We live in a consumerist society, which means that we are primed, so to speak, to think of good and bad in terms of consequences. Let consequentialism be understood as the following:
(1) Things are good and bad wholly insofar as they result in overall good or overall bad consequences.
We also have a tendency to think of social problems in terms of faction or party, broadly understood. Partisanship works on polemic, which involves assertion in advance of proof, presumptive evaluation according to one's faction's standards, and the attempt to achieve practical results despite opposition from other factions. To achieve practical results requires getting support for what one regards as good and resisting the opposition of those who try to prevent one from doing so. On the basis of these characteristics of partisanship, we can say that the following is going to be treated as true in a highly partisan context:
(2) The opposing factions are deliberately doing bad things.
From (1) and (2) it follows:
(3) Therefore, the opposing factions are deliberately achieving bad consequences.
But bad consequences are bad consequences for people, which can be called harmThus:
(4) To achieve bad consequences is to do something that harms someone.
From (3) and (4) it follows;
(5) Therefore, the opposing factions are deliberately doing things that harm people.
Now, we often make a distinction between doing something that harms someone and harming someone; but we do this when we are assuming that intention, not consequences, are the essential problem. If (1) is true, then there's no difference in badness between deliberately doing something that harms someone and deliberately harming them -- what makes something harming is the result, not the intention. And in partisanship, asserting in advance of proof and evaluating presumptively on one's own standards, not the opposing party's, (5) easily slides into
(6) Therefore, the opposing factions are deliberately harming people.
But who are they harming by being opposing factions? We got here by focusing on the fact that as partisans we are aiming at what we deem good and resisting the opposing faction's attempt to stop us from achieving good. This good may be for ourselves or for others. So:
(7) Therefore, the opposing factions are deliberately harming either us or people we are trying to help.
But we have a name for being the target of deliberate harm:
(8) People who are deliberately harmed by someone are victims.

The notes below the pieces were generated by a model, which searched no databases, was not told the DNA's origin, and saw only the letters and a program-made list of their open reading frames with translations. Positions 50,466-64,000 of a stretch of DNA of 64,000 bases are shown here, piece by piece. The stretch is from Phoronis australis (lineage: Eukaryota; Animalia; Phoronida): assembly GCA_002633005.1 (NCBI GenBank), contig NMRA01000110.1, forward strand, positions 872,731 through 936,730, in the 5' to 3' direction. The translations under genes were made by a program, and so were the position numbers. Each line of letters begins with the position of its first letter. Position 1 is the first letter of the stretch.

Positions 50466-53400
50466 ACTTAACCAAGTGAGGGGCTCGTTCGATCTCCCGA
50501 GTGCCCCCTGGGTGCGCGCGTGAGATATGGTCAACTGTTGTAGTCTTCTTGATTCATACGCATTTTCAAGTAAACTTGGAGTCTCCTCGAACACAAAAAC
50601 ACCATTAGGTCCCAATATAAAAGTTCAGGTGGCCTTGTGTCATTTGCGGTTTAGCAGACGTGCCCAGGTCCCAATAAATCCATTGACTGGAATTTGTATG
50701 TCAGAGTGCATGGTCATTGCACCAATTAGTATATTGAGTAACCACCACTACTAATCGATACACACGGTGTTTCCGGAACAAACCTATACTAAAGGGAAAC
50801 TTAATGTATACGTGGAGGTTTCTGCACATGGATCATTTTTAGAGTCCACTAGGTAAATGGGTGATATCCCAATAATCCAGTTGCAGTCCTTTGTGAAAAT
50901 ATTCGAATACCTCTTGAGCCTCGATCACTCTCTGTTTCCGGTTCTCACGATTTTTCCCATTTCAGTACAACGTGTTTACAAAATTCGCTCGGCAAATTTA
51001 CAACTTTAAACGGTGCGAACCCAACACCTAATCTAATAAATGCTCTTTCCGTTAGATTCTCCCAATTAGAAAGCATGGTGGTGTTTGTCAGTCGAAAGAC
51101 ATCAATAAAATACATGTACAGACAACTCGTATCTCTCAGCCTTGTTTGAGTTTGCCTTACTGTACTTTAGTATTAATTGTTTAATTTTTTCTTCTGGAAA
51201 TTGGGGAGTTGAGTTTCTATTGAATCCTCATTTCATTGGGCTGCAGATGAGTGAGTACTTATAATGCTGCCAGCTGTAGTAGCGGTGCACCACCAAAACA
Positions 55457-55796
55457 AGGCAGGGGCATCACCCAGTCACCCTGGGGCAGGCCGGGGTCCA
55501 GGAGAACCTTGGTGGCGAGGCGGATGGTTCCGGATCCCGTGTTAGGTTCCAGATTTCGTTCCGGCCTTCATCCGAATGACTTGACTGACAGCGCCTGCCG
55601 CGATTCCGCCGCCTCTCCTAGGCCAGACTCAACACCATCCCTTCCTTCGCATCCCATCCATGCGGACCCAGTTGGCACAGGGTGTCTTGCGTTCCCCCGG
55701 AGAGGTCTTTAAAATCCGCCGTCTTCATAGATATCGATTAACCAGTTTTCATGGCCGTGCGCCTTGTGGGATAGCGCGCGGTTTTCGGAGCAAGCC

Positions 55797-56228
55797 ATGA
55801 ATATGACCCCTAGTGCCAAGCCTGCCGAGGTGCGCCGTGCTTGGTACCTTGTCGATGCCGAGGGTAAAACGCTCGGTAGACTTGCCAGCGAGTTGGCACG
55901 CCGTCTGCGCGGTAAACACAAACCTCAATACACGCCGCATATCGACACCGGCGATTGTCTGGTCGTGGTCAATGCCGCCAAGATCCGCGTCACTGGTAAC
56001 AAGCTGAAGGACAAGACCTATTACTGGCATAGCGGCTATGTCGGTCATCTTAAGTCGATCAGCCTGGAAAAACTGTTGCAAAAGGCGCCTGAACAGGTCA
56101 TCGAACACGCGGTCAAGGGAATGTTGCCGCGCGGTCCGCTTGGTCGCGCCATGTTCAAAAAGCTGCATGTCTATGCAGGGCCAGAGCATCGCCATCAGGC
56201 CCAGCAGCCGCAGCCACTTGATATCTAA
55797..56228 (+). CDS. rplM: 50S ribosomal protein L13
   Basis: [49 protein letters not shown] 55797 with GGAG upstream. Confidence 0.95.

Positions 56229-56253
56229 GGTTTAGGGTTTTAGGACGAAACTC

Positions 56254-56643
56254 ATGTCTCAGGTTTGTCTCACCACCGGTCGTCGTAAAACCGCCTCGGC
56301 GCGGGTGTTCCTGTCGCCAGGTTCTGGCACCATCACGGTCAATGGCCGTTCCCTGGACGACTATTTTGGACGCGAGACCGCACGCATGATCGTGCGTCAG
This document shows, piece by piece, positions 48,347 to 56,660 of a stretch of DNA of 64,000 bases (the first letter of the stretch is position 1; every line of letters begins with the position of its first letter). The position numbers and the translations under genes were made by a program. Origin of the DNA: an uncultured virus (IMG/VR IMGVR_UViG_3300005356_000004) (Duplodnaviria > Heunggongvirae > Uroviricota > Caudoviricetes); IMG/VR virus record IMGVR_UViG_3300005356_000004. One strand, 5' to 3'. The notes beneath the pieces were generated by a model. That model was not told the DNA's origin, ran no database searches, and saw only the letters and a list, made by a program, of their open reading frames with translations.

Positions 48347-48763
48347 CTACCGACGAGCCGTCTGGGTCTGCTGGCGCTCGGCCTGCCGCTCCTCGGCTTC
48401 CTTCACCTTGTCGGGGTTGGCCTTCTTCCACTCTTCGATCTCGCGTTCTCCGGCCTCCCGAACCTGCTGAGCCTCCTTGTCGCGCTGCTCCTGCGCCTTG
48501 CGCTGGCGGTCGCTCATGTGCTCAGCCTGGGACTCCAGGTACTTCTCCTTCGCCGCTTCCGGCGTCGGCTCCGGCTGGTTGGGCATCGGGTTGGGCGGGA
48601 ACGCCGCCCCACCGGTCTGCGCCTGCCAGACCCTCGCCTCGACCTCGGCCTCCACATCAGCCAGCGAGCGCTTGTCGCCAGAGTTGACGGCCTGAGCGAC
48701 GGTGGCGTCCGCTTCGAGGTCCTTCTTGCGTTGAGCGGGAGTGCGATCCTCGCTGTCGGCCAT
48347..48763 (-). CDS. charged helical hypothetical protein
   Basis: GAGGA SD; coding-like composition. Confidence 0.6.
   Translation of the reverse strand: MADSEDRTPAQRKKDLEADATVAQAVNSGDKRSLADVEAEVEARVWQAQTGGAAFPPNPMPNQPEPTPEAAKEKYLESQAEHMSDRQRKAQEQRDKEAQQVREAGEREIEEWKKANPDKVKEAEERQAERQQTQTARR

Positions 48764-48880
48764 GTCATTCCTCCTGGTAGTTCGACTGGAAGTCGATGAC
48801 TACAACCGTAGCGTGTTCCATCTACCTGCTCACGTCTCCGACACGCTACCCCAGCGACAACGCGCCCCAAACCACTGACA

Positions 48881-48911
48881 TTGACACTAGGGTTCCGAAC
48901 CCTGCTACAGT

Therefore from (7) and (8) we get:
(9) Either we or the people we are trying to help are victims of the opposing factions.
Now, of course, all of this is still in advance of proof; it is in the air; it is hypothesis without confirmation. So what do we do as partisans? We look for bad consequences, either for us or the people we are trying to help, which we can pin on the opposing factions, because we are resisting those opposing factions who are trying to stop us from doing good and achieving very good goodness.
Thus it seems that when we combine two things, a consequentialist view of good and bad, and partisanship or factionalism, we naturally get an incentive to start classifying people as victims of the opposing factions. Providing consequentialist justifications for partisan positions in a manner usable in practical politics inevitably involves simplification, so finer distinctions by which one might avoid the slide from (1) and (2) to (9) are hard to maintain; and the simplest consequentialist justifications for anything in politics are those that appeal to grave harms. It's not generally going to be sufficient to insist that the people opposing you are insisting on slightly inconvenient things. And in a factionalist context, you aren't waiting for proof of harm; faction works by polemic, and polemical assertions are in advance of proof. It is not proportioned to evidence by any strict standard, but asserts freely on the basis of what the evidence can seem to suggest.
The consequentialist can indeed avoid all this; and, for that matter, partisanship does not automatically head in this direction, either. The combination of the two is a bad recipe for society. Factionalism is hard to stamp out; it is much easier to reject consequentialism. So, all other things being equal, in politics one should reject consequentialism.
Of course, there are genuine victims; but victimhood is going to be understood in a different way on a non-consequentialist approach; non-consequentialists will generally put more emphasis on intent and kinds of action, for instance, which makes the slide between (5) and (6) harder.